A Provocative Story for the Eyes, Ears, and Imagination
Join a self-exiled carpenter and the teenage daughter he aims to protect as they struggle to rise above the cynicism of a cold-blooded world. The Slide That Buried Rightful will confound your most deeply-held assumptions about right and wrong.
“A desperate search for survivors in the wake of an unfathomable tragedy skillfully frames this fast-paced, emotionally resonant tale featuring fine characterization.”
About The Slide That Buried Rightful
Can we rise above the cynicism of a cold-blooded world?
In 1921, a disaffected carpenter named Garris and his teenage daughter, Yvetta—of whom he is highly protective—arrive in Rightful, a small Arctic Alaskan village whose store Garris has been hired to repair.
Rightful was established during the gold rush decades earlier, and though the gold is gone, its founder and inhabitants are eager to see the village grow and prosper. They convince a skeptical Garris to stay and build a Meeting House for the natives at a nearby Eskimo camp, where Yvetta will teach.
Yvetta begins sharing intimacies of body and spirit with the son of an Eskimo elder, while Garris forms a deep connection with his half-white sister. But when Tom Astley, a miscreant trapper, attacks the Eskimo camp, all agree that something must be done. In the absence of law enforcement, their efforts founder.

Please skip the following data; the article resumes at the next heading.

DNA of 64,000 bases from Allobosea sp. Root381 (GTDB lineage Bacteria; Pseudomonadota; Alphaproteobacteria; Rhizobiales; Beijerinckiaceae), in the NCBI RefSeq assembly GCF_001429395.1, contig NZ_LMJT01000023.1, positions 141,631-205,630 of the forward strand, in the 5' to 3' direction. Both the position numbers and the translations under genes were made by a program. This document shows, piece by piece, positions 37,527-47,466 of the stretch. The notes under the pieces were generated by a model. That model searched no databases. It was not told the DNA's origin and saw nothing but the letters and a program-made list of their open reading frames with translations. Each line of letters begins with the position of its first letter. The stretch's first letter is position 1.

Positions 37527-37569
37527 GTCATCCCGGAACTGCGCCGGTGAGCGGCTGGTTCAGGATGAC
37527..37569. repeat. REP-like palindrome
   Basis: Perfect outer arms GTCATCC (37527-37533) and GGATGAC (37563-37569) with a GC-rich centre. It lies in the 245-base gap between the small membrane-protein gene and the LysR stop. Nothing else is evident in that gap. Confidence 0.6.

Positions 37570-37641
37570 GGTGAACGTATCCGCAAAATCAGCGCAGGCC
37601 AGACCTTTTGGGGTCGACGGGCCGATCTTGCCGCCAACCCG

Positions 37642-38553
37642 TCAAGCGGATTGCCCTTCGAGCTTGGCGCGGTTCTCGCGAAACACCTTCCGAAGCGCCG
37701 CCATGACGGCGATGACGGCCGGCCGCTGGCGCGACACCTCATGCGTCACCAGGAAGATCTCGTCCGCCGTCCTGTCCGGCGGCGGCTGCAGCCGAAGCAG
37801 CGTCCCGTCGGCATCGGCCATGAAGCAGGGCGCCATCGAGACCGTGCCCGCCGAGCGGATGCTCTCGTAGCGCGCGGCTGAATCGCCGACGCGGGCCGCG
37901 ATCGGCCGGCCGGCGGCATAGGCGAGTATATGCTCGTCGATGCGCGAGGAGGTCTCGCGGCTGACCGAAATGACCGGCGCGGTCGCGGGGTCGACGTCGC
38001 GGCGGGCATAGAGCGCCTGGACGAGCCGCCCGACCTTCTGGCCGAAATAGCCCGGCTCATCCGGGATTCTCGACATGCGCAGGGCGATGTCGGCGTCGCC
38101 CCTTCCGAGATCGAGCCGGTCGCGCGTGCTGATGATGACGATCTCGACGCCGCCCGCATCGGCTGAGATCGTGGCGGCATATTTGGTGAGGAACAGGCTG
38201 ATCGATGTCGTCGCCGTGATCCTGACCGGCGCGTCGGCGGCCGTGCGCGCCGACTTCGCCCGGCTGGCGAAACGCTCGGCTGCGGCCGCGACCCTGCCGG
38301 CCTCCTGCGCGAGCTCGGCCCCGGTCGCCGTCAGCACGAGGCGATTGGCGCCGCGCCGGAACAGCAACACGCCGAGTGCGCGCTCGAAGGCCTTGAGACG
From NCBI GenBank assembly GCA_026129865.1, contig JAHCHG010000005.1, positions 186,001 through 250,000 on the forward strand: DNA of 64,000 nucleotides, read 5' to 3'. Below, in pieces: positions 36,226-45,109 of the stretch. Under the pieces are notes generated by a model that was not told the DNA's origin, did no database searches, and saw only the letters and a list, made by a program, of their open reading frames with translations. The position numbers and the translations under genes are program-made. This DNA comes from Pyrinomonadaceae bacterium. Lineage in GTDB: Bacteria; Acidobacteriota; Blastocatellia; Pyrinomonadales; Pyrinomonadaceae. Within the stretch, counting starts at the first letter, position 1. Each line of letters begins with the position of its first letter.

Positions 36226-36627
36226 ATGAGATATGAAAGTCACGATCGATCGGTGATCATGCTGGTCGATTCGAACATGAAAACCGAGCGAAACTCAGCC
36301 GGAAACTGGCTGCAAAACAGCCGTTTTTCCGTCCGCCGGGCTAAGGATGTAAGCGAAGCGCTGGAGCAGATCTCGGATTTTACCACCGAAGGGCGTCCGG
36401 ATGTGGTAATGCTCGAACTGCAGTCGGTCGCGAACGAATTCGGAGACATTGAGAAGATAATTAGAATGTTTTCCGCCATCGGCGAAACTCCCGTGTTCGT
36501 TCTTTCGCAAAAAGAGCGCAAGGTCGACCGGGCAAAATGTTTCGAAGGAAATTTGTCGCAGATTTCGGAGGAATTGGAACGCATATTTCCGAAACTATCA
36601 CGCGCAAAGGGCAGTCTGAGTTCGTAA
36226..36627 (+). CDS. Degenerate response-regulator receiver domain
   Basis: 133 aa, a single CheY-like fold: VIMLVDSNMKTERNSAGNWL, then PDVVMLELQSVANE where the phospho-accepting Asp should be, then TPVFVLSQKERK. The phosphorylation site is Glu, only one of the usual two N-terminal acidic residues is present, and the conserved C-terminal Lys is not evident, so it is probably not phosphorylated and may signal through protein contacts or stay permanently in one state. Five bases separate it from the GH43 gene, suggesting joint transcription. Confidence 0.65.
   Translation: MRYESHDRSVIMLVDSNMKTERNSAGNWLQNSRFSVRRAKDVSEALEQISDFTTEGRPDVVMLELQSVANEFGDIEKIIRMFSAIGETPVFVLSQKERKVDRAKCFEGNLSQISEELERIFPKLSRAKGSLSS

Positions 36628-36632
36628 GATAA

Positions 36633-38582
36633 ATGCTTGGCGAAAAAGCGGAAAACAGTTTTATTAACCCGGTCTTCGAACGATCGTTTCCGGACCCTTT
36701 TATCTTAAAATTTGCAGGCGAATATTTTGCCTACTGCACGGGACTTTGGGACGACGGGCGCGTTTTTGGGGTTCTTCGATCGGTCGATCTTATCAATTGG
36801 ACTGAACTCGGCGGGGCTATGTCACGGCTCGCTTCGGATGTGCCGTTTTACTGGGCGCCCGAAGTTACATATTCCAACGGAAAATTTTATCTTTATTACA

Then the violence escalates, culminating in Astley’s abduction of Yvetta, and Garris makes the fateful decision to take justice into his own hands . . .
With penetrating observation and empathy, The Slide That Buried Rightful confounds our assumptions about right and wrong, and drives us headlong toward a new understanding of earthly—and unearthly—justice.
About the Book
A Q&A with Rich Shapero
Q: The value system in The Slide That Buried Rightful is all-important, but as I was reading, I was warring with myself, trying to sort out what was “rightful” and what wasn’t.
RS: The sorriest thing about the human condition, I think, is the desire for simple answers. And nowhere is that desire more lamentable than in the moral sphere—the determination of right and wrong, just or unjust. We want things to be so much simpler than they are.
Q: The question that Garris faces is one that we all have to answer, sooner or later.
RS: I think so. There’s no way to ignore it.More About the Book
About the Art, Animations and Music
A Q&A with Rich Shapero
Q: As with your other projects, Rightful has an unusual intersection of words, music and visual art.
RS: When I was younger, William Blake made a big impression on me. He was successful in creating a form of expression that was uniquely his. That’s been my goal—to knit together a body of ideas and an approach to language and storytelling, art and music that is original and distinctive.
Q: The Rightful artwork was commissioned for the project.
RS: We needed a painter with a visionary leaning, who could portray the other-worldly aspects of the slide and the things those buried might have experienced. At the same time, the story occurs a century ago, so we didn’t want the pieces to have a modern look. We needed an antique surrealist. Paul Rumsey was perfect. I think the paintings capture the power and mystery of the event, while preserving the helplessness and humility of those caught up in it; and his two-tone palette gives it the sense of history and a time past.